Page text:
During the 18th World Route Development Forum in Abu Dhabi, United Arab Emirates (UAE) in late September and early October this year, the ORBIS Flying Eye Hospital Douglas DC-10 was stationed at Al Bateen Executive Airport. Delegates were invited to tour the aircraft and see the facilities onboard this modified freighter aircraft, including the operating room where volunteer surgeons and local doctors perform surgery to help eliminate avoidable blindness around the world.
During its stay in Abu Dhabi, The HUB took the opportunity to visit the aircraft and learn more about the tremendous work of the hundreds of volunteers that support the project work of the charity and how modification work is progressing on a replacement McDonnell Douglas MD-10, which will become ORBIS’ next generation flying hospital.
In our exclusive videos we take you inside the aircraft and speak directly to the crew and medical professionals, providing an insight into the unique aircraft and the way in which it and its successor empowers eye care teams in developing countries.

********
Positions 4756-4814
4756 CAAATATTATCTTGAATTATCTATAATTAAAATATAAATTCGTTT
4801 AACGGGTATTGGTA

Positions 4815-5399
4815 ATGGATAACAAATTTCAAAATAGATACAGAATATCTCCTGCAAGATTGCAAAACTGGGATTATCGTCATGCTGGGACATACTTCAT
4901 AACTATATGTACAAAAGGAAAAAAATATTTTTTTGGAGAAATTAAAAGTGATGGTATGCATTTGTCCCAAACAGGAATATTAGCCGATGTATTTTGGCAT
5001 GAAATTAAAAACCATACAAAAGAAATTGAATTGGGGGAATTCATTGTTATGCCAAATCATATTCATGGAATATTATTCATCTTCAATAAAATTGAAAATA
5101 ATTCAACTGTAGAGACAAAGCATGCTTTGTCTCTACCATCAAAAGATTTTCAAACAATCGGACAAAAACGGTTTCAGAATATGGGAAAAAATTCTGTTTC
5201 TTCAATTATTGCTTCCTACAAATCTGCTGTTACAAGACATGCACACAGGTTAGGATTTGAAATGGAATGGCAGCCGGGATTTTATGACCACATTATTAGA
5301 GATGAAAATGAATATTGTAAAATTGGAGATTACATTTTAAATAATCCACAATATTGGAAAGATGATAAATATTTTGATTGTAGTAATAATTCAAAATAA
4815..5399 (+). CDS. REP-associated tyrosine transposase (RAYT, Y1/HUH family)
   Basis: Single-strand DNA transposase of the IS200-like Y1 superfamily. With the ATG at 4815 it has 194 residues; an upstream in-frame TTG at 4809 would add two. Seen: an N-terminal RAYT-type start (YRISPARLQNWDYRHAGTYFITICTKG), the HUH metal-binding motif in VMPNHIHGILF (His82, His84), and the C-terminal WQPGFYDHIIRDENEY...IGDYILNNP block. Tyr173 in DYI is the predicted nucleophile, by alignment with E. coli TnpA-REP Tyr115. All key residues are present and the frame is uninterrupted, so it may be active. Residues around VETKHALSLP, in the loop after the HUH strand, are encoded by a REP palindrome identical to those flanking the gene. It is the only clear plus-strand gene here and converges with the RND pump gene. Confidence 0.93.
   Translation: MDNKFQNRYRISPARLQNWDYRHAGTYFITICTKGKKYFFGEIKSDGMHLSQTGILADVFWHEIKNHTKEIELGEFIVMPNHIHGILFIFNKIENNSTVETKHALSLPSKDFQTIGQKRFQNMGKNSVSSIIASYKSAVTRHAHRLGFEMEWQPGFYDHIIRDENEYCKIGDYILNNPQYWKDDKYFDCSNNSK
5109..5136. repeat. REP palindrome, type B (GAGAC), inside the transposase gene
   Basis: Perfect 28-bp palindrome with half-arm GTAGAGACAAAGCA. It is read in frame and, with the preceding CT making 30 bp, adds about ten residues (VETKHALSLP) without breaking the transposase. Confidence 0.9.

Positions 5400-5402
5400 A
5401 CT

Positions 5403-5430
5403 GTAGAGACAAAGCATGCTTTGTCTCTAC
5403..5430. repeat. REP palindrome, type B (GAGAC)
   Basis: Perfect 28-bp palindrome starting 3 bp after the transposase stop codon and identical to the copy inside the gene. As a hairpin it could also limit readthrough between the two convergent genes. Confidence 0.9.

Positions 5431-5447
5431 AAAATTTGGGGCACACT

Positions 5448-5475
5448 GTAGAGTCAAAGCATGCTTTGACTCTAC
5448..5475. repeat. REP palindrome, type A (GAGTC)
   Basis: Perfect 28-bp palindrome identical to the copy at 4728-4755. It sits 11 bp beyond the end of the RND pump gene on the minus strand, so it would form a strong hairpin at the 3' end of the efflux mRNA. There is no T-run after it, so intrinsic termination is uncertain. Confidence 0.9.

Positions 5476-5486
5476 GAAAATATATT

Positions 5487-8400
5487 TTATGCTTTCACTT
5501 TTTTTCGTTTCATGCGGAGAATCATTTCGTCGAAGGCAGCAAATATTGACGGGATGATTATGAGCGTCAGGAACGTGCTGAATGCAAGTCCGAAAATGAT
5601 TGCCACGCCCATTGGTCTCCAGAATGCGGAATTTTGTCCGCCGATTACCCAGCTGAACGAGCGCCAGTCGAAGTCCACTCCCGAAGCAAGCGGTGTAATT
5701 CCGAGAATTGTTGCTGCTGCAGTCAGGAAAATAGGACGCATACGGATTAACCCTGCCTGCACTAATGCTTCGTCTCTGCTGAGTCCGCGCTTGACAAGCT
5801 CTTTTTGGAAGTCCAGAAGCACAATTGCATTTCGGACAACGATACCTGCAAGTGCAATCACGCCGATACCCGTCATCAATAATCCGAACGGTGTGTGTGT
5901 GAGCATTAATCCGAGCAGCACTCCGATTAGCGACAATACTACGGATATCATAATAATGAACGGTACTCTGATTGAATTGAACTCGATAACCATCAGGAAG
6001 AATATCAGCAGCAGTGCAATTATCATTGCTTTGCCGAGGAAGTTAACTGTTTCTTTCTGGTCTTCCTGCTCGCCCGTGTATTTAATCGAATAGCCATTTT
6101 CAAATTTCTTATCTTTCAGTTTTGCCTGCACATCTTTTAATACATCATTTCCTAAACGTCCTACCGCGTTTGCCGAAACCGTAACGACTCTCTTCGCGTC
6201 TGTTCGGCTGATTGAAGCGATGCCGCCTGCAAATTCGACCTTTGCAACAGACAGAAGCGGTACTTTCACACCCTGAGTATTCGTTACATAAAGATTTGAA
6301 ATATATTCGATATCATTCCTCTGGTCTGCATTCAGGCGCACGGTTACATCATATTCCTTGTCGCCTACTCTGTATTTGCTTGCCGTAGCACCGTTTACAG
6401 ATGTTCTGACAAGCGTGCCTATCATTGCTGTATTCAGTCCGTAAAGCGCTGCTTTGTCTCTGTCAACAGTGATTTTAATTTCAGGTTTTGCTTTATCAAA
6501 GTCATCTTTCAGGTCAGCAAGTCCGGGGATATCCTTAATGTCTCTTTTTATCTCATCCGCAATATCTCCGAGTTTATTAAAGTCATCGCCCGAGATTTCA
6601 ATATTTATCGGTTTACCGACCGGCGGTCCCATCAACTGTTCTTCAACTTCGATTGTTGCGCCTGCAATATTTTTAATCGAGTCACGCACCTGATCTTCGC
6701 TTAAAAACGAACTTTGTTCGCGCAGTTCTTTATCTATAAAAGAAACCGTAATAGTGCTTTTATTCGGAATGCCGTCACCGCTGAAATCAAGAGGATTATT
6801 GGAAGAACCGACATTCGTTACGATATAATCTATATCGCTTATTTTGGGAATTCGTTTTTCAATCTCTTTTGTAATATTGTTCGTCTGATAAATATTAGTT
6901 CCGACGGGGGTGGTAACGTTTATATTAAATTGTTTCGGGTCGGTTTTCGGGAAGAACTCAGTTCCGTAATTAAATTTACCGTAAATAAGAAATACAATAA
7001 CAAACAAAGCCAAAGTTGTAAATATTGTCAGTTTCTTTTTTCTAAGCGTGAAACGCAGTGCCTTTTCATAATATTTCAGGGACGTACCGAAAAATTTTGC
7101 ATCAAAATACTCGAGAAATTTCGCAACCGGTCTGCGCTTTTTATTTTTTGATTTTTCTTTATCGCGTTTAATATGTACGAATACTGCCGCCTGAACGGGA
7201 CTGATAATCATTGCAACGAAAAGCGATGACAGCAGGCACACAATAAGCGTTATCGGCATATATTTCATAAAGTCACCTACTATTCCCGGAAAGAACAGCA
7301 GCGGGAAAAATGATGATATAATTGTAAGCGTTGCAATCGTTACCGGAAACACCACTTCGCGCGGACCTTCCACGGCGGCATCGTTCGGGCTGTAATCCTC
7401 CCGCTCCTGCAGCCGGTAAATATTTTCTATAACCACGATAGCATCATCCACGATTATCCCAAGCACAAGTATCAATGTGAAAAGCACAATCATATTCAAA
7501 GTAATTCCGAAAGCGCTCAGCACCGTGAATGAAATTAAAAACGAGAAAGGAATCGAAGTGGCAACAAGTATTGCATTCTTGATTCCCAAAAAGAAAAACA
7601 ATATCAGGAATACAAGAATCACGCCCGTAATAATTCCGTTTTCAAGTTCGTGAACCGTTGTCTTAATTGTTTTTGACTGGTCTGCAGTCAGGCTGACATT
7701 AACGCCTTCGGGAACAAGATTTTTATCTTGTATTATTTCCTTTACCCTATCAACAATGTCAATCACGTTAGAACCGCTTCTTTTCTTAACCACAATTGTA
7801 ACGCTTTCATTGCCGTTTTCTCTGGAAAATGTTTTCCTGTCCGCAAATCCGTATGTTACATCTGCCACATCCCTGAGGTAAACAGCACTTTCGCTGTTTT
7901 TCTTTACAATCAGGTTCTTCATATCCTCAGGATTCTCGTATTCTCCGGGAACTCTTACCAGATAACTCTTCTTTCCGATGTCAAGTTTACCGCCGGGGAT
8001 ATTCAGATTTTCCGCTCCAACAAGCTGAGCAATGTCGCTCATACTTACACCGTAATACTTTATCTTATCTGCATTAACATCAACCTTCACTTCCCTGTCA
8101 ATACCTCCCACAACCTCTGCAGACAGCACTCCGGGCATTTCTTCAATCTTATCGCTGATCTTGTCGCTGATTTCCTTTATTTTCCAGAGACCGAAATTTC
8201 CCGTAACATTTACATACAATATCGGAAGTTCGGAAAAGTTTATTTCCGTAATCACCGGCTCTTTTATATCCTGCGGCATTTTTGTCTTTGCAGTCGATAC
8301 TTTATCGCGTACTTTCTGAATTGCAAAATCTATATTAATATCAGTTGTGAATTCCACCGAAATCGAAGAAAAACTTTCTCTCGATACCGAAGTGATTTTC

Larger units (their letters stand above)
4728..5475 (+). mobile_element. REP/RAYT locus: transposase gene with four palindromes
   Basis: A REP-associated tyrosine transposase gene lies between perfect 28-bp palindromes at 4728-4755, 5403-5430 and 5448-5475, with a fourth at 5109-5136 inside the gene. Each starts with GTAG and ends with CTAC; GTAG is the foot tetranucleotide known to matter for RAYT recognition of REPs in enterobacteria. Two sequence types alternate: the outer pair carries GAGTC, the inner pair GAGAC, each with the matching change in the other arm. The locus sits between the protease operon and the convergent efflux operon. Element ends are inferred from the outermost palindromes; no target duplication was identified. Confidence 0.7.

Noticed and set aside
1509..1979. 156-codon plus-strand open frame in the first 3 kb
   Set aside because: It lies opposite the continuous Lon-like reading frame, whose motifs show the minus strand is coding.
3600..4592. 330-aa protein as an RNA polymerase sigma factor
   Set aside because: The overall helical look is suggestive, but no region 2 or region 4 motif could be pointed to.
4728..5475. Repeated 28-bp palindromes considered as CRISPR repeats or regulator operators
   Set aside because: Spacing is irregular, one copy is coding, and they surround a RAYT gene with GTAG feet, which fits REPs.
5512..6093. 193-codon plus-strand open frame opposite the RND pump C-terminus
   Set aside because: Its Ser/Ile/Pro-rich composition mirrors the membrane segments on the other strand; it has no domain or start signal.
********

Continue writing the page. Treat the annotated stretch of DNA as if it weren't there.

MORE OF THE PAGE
In the first video we look at the aircraft and speak to Jack McHale, Director of International Affairs, ORBIS about its design and work on its replacement.
In the second video we speak to Dr Ahmed Gomaa, ORBIS Medical Director, Flying Eye Hospital, about the medical side and how the aircraft becomes a full operating theatre and training classroom for local doctors when it arrives at its mission location.
We have recently learnt some feedback from the aircraft’s attendance at World Routes. Among the delegates to attend one of the aircraft visits was Dan Carstens, from Connecticut Airport Authority’s marketing and business development department. During his tour he gave the ORBIS team a number of company torches in the shape of aircraft to pass on to the children they would be treating on their next stops in Ethiopia and Zambia.
With this African mission now complete, Kimberly Lipman-White of the Flying Eye Hospital told The HUB: “It helped distract them [the kids] from being nervous about their surgeries and even our staff enjoyed them. They actually came in quite useful when we lost power in a Zambian hospital as we used them to illuminate the eye and continue the surgery until the power was able to be recovered.”
This shows that all donations are of benefit to the charity. Please click here to learn more about ORBIS and its work to eliminate avoidable blindness.